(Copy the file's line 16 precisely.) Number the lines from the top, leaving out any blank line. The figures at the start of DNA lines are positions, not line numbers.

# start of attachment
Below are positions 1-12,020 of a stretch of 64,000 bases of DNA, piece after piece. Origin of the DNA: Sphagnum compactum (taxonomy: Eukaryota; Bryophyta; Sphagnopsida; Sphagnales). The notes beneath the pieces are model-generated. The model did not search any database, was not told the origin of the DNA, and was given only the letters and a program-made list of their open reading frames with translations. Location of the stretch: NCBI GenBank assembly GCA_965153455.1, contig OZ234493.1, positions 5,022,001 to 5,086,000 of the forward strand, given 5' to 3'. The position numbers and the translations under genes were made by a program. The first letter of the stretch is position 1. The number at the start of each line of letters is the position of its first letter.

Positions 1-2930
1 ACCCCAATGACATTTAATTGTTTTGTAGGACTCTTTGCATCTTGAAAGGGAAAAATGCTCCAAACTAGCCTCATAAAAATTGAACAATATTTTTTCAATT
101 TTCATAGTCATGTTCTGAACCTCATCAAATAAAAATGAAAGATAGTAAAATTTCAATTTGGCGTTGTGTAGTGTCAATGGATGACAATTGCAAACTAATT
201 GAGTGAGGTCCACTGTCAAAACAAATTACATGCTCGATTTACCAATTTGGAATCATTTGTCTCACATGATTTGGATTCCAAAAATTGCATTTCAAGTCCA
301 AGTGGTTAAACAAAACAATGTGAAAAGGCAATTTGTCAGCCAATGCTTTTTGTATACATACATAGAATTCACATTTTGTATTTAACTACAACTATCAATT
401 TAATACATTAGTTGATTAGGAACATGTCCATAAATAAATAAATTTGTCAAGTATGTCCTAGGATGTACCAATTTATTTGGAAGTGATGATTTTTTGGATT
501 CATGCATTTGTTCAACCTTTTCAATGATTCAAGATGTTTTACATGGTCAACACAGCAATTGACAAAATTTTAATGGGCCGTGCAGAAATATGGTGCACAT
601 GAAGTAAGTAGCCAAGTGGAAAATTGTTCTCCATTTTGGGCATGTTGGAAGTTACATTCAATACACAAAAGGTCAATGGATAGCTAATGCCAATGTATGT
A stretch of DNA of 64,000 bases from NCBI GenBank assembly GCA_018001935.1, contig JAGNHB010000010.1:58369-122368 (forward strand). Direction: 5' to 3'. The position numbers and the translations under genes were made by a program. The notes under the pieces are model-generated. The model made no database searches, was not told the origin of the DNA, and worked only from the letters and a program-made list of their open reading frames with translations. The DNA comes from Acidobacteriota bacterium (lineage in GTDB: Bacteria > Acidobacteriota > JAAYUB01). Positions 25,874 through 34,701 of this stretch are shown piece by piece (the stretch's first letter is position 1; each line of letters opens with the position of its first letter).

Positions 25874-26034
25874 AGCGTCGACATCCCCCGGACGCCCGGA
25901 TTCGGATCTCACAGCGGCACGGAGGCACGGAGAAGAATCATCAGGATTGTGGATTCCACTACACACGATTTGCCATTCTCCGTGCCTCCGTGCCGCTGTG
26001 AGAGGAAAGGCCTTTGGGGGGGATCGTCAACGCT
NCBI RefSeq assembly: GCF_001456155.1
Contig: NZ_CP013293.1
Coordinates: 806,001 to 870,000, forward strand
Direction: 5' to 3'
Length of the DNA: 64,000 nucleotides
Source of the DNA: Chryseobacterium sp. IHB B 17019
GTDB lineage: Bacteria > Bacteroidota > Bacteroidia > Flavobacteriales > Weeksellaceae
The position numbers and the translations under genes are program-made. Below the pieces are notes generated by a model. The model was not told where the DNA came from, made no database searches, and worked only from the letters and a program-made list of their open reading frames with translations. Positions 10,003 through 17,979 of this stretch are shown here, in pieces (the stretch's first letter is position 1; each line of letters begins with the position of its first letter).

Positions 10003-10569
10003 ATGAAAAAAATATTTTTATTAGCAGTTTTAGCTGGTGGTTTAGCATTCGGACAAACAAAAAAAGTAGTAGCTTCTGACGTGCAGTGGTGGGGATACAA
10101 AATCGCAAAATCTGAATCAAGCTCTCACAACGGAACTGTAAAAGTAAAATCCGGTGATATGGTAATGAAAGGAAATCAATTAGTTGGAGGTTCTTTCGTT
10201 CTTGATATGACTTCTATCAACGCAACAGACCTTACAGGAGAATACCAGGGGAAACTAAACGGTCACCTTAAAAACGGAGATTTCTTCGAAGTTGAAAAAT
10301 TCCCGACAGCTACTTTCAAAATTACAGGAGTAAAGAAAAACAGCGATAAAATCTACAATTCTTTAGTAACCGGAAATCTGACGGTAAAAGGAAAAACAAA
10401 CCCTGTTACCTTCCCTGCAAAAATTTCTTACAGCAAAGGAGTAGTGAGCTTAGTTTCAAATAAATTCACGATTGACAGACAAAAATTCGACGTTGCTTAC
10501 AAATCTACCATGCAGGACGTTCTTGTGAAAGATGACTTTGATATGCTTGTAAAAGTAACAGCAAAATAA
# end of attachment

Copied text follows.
Contig: NZ_CP013293.1